Microsoft Envision: New Orleans City Guide
The winds of change are blowing excitedly as we anticipate the inaugural launch of Microsoft’s Envision hosted for the first time in New Orleans.
And if you’re planning to attend, what a time to visit such a vibrant atmospheric city! The hometown of jazz, this bustling-at-the-seams melting pot of a city exudes indulgence. Even the celebrations and customs are as much about its history as it is hedonism. This is the place of the Mardi Gras! The place to eat fantastic Creole cuisine, drink, and immerse yourself in a euphoric culture.
Envision provides an opportunity to explore the latest solutions and hear from some of the most forward-thinking minds in business and technology. It promises to be a jam-packed line-up, featuring prominent industry visionaries and experts who will share the latest ideas, trends and innovations. We hope you will find time to explore your surroundings and thought it might be nice to share some fun facts, top attractions to visit plus a few local tips we’ve unearthed on how to get the most out of your time visiting New Orleans.
Dubbed “The Big Easy” New Orleans is located along the Mississippi River, the largest city in Louisiana. Viewed as the cultural heartbeat, the gem of the South; it has its own unique blend of French, African and American cultures. The city’s very facade is a unique architectural splendor par excellence, steeped and rooted in deep history. April sees the start of the summer festival season where the average temperature reaches a high of 25˚C (that’s about 77°F) during the day and drops to around 16°C (about 61°F) in the evenings. Time zone: (CST) Central Standard Time, UTC/GMT -6 hours.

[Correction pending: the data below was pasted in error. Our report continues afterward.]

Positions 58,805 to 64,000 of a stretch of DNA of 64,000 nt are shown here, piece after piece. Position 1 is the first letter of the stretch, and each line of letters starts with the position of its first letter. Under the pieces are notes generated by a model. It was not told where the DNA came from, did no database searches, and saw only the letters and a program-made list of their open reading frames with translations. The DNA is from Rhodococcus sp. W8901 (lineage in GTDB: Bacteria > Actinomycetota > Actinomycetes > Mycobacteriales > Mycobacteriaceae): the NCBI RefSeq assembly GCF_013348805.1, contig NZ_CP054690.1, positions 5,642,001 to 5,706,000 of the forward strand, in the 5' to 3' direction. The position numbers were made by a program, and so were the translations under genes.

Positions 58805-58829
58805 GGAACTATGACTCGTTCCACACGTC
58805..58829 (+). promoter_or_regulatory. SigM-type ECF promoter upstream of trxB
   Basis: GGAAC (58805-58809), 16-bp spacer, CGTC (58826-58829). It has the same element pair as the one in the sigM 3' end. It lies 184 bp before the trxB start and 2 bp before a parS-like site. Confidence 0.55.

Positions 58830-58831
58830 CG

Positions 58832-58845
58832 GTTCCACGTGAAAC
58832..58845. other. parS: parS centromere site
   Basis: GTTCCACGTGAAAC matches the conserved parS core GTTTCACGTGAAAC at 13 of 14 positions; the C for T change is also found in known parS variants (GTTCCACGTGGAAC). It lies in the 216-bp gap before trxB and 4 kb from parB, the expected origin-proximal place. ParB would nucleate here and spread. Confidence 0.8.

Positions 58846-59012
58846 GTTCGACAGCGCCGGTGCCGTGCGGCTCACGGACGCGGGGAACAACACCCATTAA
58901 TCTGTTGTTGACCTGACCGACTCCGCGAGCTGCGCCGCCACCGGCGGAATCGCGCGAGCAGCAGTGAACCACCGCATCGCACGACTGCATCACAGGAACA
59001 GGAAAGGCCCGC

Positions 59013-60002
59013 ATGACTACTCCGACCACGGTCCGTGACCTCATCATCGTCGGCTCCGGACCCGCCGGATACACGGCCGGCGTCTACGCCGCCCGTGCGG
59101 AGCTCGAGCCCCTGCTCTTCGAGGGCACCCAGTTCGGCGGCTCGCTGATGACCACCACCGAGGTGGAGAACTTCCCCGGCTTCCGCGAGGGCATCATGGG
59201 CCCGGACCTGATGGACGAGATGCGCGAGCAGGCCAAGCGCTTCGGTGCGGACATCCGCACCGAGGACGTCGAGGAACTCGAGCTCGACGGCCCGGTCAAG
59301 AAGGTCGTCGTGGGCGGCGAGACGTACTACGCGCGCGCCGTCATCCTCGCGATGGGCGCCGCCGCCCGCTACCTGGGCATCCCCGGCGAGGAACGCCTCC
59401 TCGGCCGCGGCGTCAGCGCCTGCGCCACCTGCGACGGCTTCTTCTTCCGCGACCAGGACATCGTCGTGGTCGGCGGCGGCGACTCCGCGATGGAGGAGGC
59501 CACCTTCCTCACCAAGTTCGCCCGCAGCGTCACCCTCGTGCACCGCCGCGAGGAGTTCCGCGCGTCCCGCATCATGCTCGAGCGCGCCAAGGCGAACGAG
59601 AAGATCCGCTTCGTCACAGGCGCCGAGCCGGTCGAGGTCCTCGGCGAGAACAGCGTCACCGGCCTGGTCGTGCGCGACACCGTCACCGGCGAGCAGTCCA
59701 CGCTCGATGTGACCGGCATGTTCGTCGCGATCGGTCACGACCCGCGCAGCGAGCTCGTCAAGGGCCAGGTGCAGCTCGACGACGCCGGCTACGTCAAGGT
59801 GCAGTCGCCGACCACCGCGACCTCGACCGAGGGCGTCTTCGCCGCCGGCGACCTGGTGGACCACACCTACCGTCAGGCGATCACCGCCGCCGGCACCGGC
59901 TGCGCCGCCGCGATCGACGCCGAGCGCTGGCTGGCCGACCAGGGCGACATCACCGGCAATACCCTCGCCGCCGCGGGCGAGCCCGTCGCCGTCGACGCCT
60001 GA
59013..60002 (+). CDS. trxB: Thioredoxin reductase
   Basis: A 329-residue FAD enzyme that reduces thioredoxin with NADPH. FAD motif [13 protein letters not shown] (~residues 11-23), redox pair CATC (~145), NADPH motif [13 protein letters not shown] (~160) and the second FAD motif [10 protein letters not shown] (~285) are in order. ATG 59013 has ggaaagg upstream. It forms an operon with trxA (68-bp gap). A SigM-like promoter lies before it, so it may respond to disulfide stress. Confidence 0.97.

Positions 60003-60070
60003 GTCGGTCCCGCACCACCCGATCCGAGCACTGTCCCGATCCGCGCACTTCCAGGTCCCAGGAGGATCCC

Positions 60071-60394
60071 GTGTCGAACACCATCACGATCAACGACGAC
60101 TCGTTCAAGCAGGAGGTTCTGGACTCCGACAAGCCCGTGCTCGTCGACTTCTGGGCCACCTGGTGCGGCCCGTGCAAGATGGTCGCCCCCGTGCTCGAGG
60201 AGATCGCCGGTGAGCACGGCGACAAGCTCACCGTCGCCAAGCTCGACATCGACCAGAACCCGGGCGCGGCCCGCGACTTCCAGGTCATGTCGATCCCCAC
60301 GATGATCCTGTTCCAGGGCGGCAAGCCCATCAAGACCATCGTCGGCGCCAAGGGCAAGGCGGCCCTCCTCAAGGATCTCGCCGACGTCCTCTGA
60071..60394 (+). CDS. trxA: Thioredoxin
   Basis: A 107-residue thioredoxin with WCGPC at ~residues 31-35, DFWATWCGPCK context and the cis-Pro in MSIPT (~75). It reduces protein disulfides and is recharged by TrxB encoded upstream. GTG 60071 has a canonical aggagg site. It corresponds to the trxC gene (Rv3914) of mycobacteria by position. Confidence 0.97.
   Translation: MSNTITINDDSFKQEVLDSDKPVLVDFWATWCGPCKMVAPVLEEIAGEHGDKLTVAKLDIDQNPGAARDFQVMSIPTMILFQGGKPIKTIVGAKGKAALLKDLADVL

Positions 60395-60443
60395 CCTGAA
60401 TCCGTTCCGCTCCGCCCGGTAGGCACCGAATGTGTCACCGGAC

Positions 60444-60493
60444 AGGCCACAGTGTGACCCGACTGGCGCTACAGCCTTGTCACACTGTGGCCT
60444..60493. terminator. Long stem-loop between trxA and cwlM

- New Orleans is the supreme birthplace of ‘jazz’ which means “energetic or vigorous.” It’s also the birthplace of Louis Armstrong the Great Satchmo! Jazz subsequently spawned the rise of blues and rock ‘n’ roll.
- Betty Guillaud, a gossip columnist from the Times-Picayune, coined the phrase ‘The Big Easy” apparently to compare life in NYC known as “The Big Apple” to life in New Orleans which she nicknamed ‘The Big Easy.”
- Mardi Gras begins on the Feast of the Epiphany, also known as Twelfth Night.
- Poker is attributed to being invented in New Orleans, the first commercial game was reported by British Actor Joseph Crowell in 1829.
- In 1803 the United States paid France $15 million for the Louisiana Territory in a deal known as The Louisiana Purchase, 828,000 square miles of land which almost doubled the size of the United States.
- A popular sweet treat, and ‘must try’ in New Orleans is Beignets made from deep-fried choux pastry sprinkled with confectioner’s sugar.
- In World War II, New Orleans contributed and helped secure the Allied victory over Fascism. This legacy is why America’s National World War II Museum is located in the city.
- There are 20 historic National Registered Districts in New Orleans, more than any other city in the United States.
- The Louisiana Dix (French for ten) was the preferred currency amongst traders back in the day. English linguists called them ‘Dixies’ and coined the term Dixieland.
- New Orleans is often referred to as America’s Most Haunted City. Spooky!
The Tennessee Williams Literary Festival
Dedicated to the ghost of Pulitzer prize-winning American playwright Tennessee Williams, this annual five-day literary festival celebrates its 30th Anniversary and takes place from March 30 – April 3. The festival features several events related to the long illustrious career of the writer, American literature, poetry, opera, drama, film, photography, culture, art, history and even cooking. Highlights include writing workshops, literary readings, stage performances, a book fair, writing contests and music. The signature Stella and Stanley Shouting Contest closes the festival.